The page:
Monday, July 25, 2011

Texas "Click-It-or-Ticket" Weeks are Shameful Scams

Eight Laws
Texas law says to stop at stop signs; when a yield sign is present, drivers must slow to a speed that is reasonable under the existing conditions and yield to any vehicle with the right-of-way. Texas law says to wear seatbelts while the vehicle is in motion and to observe posted speed limits. Texas law says drivers must be licensed and cars must registered, inspected and insured at all times. Texas law says to not operate a motor vehicle while under the influence of alcohol.

Within minutes, it would be possible to break all eight of the aforementioned laws and yet hurt no one. These are what are known as victimless crimes. When a vehicle hits another vehicle or person, then there is a victim. There is damage. Someone must pay. Restitution must be made. When no victim exists, has a crime really been committed? Should your car insurance rate hike because you didn't hit anything or hurt anyone? Think about it. It's all about money, not safety.

Seatbelts Save Lives!
The Texas Department of Transportation admits that 92% of Texans properly follow seatbelt laws. Yet, for two weeks a year Texas drivers must endure the annoying Click-it-or-Ticket radio jingles targeting the noncompliant 8% of the population. The campaign's marketing firm said it's the time of year when “state troopers, police officers and sheriff’s deputies statewide will be stepping up enforcement of the state’s safety belt laws.”

Or not. Don't be lulled into a false sense of security just because you are one of the 92% who use seatbelts. One aggressive little department in Travis County logged in about 100 hours of overtime in the most recent campaign and in that time wrote only five seatbelt tickets. They wrote 190 other moving violation citations, however. This tiny town is riddled with drug dealers and stolen property. How many of those criminals were busted during the 100 hours of overtime? That's right. A big fat goose egg. Zero. But "Officer Maria Overtime" camped out in a sleepy little neighborhood and cranked out hazardous moving violations to every car that failed to sit at her pet stop sign for 3 full seconds in the middle of the night. Then when she pulled them over she would lie and say that she had "no choice" but to write a citation during Click it or Ticket week. Blatant lies. Shoddy police work. Overzealous taxation-by-badge. But why?

Revenue Generation Uniforms
TxDOT's Selective Traffic Enforcement Programs (STEPs) target any violation within the predetermined timeframe and supply tax dollars to pay for officer overtime. TxDOT tracks the number of tickets a department writes during the designated weeks for subjective things such as HMV (Hazardous Moving Vehicle), ITC (Intersection Traffic Control Safety), OA (Other Arrests), OC (Other Citations), and UN (Uninsured Motorists). Departments that churn out the most tickets per hour are rewarded with more grant money.

TxDOT gave out more than $1.1 million in grants last year to 102 police agencies. The department I just mentioned got one of these "STEP Incentive" grants for their aggressive revenue generation.

I think the scam should be exposed. It's burdensome harassment of the taxpaying public and does not protect anyone.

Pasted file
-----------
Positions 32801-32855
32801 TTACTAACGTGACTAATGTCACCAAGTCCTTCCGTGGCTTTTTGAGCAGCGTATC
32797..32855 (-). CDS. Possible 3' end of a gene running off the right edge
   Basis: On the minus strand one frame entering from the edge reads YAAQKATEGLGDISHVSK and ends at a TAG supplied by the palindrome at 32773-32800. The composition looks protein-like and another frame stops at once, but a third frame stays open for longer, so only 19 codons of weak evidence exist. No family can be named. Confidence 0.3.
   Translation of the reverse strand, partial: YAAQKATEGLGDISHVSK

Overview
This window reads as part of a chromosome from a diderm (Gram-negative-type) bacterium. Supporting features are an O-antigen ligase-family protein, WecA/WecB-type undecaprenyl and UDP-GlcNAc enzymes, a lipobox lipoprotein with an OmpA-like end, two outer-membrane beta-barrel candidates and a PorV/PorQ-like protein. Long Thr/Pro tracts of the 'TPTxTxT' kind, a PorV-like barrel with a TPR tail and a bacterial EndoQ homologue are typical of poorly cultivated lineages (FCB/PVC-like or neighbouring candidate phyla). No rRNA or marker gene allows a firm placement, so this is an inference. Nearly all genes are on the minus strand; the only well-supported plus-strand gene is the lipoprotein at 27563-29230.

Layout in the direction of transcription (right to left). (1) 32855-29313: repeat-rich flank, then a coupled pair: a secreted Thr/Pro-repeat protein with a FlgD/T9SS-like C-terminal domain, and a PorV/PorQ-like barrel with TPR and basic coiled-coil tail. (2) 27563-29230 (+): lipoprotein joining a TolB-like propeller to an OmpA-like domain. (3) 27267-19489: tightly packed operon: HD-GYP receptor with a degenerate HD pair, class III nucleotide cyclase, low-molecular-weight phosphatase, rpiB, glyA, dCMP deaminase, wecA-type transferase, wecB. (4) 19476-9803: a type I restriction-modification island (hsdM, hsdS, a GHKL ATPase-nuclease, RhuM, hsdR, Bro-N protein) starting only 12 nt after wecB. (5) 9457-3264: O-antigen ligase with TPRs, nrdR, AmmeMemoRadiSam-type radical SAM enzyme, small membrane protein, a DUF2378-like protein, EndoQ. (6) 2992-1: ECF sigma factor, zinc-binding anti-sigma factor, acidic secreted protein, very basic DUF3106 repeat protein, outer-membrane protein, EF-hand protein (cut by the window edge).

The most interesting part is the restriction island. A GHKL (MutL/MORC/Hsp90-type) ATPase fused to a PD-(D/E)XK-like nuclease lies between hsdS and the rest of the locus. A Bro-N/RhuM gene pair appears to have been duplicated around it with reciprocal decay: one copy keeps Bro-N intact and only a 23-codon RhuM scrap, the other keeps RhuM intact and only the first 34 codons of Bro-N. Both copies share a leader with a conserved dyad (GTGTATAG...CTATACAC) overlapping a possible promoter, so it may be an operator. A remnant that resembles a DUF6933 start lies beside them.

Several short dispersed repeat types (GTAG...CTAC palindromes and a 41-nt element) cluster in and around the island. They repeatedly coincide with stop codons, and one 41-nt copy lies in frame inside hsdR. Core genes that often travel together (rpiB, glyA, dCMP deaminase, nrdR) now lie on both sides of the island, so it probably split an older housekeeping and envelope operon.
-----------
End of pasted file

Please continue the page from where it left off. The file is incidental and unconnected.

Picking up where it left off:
According to Paul Perry, the STEP program's revenue scheme can be understood in three easy steps:

1.TxDOT gives your tax dollars to the local police.
2. Your tax dollars pay for more traffic writing ticket hours.
3. TxDOT takes $100 "off the top" of each ticket written.

Put another way, TxDOT hands out our scarce tax dollars to local law enforcement agencies across Texas to pay overtime to officers, so they can write more traffic tickets, so TxDOT can profit.

Show Me the Money
TxDOT doesn't judge the success of STEP programs by noting a reduction in traffic accidents. What the state agency seems to be primarily concerned with is how many more tickets are being written. Section 8 of its grant application indicates that a city’s or county’s past "performance" on enforcement will be considered in future grant requests. Basically, the man with the highest numbers of trivial tickets wins. Throw discretion and common sense to the wind, police people, just keep your citation numbers high and you'll get paid more overtime.

To Protect and to Serve
The two reasons police officers were installed into our society were to protect citizens by deterring crime and catching criminals and to help the normal citizen. There is nothing helpful about TxDOT's Click-it-or-Ticket scam weeks. I wish they'd be content to scrape up off the highway the small fraction of the 8% of drivers who operate sans seatbelt and end up as Texas roadkill and just mount them in courthouse hallways. Paying a good taxidermist to prepare those few violators would be a tremendous savings over the millions of dollars used against us each year in this scam operation.

Fight the Ticket Tax
I'm not advocating trying to break existing traffic laws on purpose. But if you get a bogus STEP citation, fight it. Take it all the way to a trial by jury. It's annoying and expensive to do so, but then again the system was being annoying and expensive to you first. Be brave. It's the only way to win. Don't let them talk you into a trial with just the judge and the officer. (The judge looks a lot like that guy pictured above in the leather jacket. They are on the same team, folks. Team Revenue.) Take it to a jury of your peers. They have probably been similarly harassed. Besides it feels SO good to beat them at their game, on principle. I did it myself just today. Officer Maria Overtime should be ashamed of herself.

I hear TxDOT may be hiring...

No comments: